On the way, they discuss happenings with the Dothraki and that Khal Pono is making his presence felt. One of the horsemen is Ser Rolly Duckfield. He tells Tyrion who he is and how he comes to be there. He is a commoner but Griff is a knight and so was able to knight him in a field of ducks. He reveals that he fought in the bittersteel rebellion. The other is halfmaester Haldon who questions him about dragons.

At Ghoyan Drobe they meet Griff and Young Griff aboard river boats. Young Griff is a charming boy, full of innocence. His father is another matter. Illyrio's letter to Griff makes it clear who Tyrion is and Tyrion is surprised the captain of a sellsword company can read. Griff doesn't appear to think that Illyrio's plan to send Tyrion to Danaerys is a good idea. Tyrion thinks Griff is lying quite a lot about who he is.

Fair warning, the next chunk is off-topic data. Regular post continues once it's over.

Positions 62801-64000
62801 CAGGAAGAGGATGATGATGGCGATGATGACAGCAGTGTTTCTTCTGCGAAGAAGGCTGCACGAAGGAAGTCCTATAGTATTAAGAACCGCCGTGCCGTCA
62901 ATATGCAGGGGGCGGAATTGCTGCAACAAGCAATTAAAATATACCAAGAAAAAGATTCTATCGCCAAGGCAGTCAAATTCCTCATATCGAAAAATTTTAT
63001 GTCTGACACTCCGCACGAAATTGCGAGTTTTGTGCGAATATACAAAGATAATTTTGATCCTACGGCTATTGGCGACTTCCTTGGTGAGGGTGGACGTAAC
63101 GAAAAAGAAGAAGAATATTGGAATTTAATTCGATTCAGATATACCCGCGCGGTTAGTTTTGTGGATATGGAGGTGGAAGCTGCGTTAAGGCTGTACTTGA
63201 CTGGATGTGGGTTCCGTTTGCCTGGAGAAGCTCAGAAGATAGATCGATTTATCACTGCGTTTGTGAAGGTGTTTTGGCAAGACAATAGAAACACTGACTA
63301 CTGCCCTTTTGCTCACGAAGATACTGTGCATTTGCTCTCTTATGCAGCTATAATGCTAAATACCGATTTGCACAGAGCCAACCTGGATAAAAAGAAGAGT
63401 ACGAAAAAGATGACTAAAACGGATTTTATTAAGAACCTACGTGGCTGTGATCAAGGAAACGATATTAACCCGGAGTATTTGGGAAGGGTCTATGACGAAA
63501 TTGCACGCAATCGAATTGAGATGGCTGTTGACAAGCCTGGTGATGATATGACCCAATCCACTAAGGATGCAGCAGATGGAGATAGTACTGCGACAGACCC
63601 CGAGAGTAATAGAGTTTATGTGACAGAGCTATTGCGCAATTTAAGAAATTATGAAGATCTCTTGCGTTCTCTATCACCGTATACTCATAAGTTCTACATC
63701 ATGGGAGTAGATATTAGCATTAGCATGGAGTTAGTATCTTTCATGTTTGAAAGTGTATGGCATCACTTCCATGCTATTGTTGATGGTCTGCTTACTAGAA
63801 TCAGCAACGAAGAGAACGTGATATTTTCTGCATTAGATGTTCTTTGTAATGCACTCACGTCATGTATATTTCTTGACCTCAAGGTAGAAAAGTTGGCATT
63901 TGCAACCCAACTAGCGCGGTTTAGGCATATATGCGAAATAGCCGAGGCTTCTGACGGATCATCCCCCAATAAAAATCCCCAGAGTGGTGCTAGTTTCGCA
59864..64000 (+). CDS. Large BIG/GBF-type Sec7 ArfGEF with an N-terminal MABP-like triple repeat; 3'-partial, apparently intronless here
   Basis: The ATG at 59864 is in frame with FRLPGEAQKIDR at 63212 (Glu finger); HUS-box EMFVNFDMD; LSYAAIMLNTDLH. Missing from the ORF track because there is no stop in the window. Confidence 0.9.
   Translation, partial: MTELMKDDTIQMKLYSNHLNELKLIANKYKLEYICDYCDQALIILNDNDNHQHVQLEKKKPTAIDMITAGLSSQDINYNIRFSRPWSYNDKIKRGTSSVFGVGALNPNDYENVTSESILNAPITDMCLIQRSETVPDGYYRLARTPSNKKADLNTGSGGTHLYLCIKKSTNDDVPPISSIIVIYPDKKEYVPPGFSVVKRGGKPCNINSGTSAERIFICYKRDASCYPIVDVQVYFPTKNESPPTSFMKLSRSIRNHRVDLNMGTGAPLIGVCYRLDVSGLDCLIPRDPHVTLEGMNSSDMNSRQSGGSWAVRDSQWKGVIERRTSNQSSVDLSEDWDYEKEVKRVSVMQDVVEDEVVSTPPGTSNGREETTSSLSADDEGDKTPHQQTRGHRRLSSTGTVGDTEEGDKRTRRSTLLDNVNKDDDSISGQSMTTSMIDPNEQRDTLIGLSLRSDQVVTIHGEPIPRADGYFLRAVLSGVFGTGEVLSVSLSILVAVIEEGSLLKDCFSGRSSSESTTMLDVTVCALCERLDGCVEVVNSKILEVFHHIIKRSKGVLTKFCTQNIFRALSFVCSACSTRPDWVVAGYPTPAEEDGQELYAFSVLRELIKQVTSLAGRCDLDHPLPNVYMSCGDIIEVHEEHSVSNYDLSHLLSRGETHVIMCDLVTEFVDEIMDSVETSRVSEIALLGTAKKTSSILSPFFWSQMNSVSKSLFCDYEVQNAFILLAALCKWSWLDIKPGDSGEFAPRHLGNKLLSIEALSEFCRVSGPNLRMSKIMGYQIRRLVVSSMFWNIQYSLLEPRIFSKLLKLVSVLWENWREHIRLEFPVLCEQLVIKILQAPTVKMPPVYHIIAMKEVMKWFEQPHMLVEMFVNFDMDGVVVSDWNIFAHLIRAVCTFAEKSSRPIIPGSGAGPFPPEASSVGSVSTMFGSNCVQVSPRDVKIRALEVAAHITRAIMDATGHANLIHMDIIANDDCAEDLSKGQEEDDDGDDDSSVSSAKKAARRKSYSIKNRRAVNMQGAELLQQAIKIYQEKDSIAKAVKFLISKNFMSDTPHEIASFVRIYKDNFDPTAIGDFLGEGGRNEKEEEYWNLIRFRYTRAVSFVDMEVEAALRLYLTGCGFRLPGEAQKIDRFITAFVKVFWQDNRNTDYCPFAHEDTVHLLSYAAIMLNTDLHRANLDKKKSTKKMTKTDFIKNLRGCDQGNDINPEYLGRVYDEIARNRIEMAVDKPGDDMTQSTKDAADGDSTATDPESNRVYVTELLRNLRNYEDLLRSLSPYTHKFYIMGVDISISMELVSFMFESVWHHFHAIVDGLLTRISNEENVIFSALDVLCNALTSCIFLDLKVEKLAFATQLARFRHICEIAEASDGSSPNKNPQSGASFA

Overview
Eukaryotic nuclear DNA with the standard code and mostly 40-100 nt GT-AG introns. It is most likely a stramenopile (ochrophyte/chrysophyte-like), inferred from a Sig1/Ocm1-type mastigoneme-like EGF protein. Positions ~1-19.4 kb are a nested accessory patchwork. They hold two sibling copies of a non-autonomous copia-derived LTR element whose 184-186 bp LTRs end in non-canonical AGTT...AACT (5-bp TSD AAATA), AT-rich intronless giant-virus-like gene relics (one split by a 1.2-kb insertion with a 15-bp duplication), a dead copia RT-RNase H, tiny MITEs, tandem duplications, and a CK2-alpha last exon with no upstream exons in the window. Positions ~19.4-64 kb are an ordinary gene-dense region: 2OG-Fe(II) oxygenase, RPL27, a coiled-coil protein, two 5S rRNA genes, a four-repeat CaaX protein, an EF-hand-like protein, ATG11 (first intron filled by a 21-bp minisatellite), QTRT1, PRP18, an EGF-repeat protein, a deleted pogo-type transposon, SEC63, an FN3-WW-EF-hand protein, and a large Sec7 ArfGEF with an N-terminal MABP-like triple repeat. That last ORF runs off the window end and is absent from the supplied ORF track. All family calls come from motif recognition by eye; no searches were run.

So, this would be the Golden Company then? Exiled Westerosi knights looking for a way to come home and throwing in their lot with Danaerys. Tyrion talks far too much and makes a fool of himself. The dwarf is one of my favourites and usually witty. But in this chapter he is indiscreet and doesn't do himself any favours with his quips. It makes him seem stupider than he is. Maybe this is the effect of his grief and lets hope it's temporary. Or maybe it's a double bluff, and he's deliberately making himself look stupid?

Griff is hard-nosed, eh? Although his son appears to have turned out a sweet lad, so there must be some softness in his father. I can't wait until they hook up with Dany. She could use some more help.

Thursday, 28 July 2011

Things I have liked this week

Clips from HBO's Game of Thrones set to Johnny Cash 'God's gonna cut you down'. It's brilliant. I haven't seen the TV series yet and I'm really looking forward to the DVD coming out.

Blogging, writing and selling books